Traumatic brain injuries can have profound and lasting financial effects on individuals and their families.
When such injuries occur as a result of accidents, it is important to consider the potential long-term financial consequences.
1. Medical expenses and rehabilitation costs
TBIs often require extensive medical attention and rehabilitation. Individuals may need surgeries, hospitalization, medication, and ongoing therapy. In 2020, TBIs served as the reason for approximately 214,110 hospitalizations. The cost of rehabilitation can vary widely, but it typically includes physical therapy, speech therapy, occupational therapy and psychological counseling. Over time, these expenses accumulate and can put significant pressure on a family’s budget.
2. Lost income and reduced earning capacity
For many TBI survivors, the ability to work or earn an income may diminish. Depending on the severity of the injury, some individuals might experience cognitive impairments, memory issues or physical disabilities that limit their job opportunities or performance. In some cases, they may need to switch to lower-paying, part-time or less demanding roles, resulting in reduced income.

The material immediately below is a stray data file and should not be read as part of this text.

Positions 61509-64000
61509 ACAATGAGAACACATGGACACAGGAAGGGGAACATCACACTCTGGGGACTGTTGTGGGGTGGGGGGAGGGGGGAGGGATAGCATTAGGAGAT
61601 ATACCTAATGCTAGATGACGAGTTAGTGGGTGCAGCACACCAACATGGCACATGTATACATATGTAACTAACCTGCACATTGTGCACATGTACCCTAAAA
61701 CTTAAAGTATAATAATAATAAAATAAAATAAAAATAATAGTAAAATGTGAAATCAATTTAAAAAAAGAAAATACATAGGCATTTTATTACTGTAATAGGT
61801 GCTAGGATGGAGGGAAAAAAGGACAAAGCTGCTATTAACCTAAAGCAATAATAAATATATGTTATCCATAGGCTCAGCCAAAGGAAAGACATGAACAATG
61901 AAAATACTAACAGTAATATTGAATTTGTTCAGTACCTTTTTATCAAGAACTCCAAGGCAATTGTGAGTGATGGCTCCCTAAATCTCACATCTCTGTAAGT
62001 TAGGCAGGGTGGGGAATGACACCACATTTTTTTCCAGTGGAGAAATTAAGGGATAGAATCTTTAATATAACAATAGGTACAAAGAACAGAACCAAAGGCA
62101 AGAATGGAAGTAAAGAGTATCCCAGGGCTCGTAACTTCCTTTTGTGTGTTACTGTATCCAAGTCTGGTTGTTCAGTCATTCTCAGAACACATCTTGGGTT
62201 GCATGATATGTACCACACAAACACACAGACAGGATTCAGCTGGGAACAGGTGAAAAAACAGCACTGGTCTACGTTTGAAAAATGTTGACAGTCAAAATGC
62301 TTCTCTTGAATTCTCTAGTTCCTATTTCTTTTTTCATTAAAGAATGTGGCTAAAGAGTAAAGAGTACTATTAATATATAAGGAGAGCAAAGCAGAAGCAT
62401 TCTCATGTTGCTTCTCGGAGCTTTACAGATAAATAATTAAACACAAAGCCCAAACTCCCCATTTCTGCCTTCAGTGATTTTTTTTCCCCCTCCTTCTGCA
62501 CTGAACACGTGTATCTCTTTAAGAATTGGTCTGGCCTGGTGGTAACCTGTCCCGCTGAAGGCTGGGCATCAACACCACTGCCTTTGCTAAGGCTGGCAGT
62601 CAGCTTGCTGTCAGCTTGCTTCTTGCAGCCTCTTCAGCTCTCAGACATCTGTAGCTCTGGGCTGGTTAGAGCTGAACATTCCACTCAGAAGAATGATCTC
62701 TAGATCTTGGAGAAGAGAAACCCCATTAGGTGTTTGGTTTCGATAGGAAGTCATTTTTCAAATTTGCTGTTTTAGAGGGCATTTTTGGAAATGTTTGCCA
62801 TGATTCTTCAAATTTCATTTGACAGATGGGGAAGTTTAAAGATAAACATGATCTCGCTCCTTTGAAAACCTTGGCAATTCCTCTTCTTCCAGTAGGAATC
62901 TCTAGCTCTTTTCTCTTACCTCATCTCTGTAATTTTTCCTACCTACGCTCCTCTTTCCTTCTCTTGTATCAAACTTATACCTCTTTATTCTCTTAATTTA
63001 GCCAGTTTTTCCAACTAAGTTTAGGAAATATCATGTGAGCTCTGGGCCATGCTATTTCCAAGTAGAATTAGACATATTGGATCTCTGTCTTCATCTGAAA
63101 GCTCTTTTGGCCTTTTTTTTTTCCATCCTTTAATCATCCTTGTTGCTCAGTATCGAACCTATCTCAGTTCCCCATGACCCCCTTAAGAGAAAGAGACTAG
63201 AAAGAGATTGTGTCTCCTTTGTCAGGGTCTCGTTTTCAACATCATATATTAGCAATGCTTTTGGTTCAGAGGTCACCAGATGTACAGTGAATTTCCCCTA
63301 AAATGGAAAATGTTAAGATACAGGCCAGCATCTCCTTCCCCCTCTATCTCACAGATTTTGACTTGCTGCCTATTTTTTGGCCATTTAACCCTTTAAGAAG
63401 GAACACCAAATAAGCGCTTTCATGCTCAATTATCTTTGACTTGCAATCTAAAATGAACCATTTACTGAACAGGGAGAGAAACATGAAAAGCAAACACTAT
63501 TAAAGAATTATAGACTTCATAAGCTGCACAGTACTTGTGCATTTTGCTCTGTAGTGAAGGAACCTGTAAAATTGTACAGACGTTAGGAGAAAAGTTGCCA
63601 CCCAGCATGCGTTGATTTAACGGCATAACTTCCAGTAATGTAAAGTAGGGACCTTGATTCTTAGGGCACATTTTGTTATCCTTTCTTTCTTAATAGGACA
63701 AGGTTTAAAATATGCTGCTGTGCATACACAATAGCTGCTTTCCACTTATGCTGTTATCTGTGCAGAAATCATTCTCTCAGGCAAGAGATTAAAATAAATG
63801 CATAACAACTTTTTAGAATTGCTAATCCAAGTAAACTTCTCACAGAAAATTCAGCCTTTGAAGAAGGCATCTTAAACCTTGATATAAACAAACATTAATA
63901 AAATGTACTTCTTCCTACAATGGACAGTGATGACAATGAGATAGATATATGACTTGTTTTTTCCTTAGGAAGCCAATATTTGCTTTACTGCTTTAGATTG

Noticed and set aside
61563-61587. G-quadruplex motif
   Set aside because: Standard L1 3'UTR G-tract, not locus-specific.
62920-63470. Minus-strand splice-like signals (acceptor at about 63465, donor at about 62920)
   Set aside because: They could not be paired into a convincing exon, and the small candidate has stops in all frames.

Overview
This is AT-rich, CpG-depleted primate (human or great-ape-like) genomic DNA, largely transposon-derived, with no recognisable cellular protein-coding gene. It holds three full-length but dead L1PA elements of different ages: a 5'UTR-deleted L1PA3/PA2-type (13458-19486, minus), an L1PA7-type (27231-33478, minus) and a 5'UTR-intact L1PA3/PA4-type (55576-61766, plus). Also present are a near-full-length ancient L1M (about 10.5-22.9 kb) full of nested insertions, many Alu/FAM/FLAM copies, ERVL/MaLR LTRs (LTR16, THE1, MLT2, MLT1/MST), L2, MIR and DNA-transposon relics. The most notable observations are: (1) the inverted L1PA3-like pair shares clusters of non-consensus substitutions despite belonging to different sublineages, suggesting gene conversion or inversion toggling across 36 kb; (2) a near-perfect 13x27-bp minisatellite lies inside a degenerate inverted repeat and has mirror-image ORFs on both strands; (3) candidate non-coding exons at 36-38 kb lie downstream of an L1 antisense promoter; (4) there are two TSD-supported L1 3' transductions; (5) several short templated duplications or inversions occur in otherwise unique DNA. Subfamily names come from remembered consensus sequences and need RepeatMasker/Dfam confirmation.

3. Lifetime care and support
Severe TBIs may require lifelong care and support. Families often become the primary caregivers for their loved ones, which can result in an inability to work or work reduced hours. The financial burden of providing ongoing care and support can be overwhelming. In many cases, families need to make significant adjustments to their lifestyles and budgets to accommodate these new responsibilities.
Recognizing these long-term financial effects is important in planning for the future and ensuring the best possible quality of life for TBI survivors.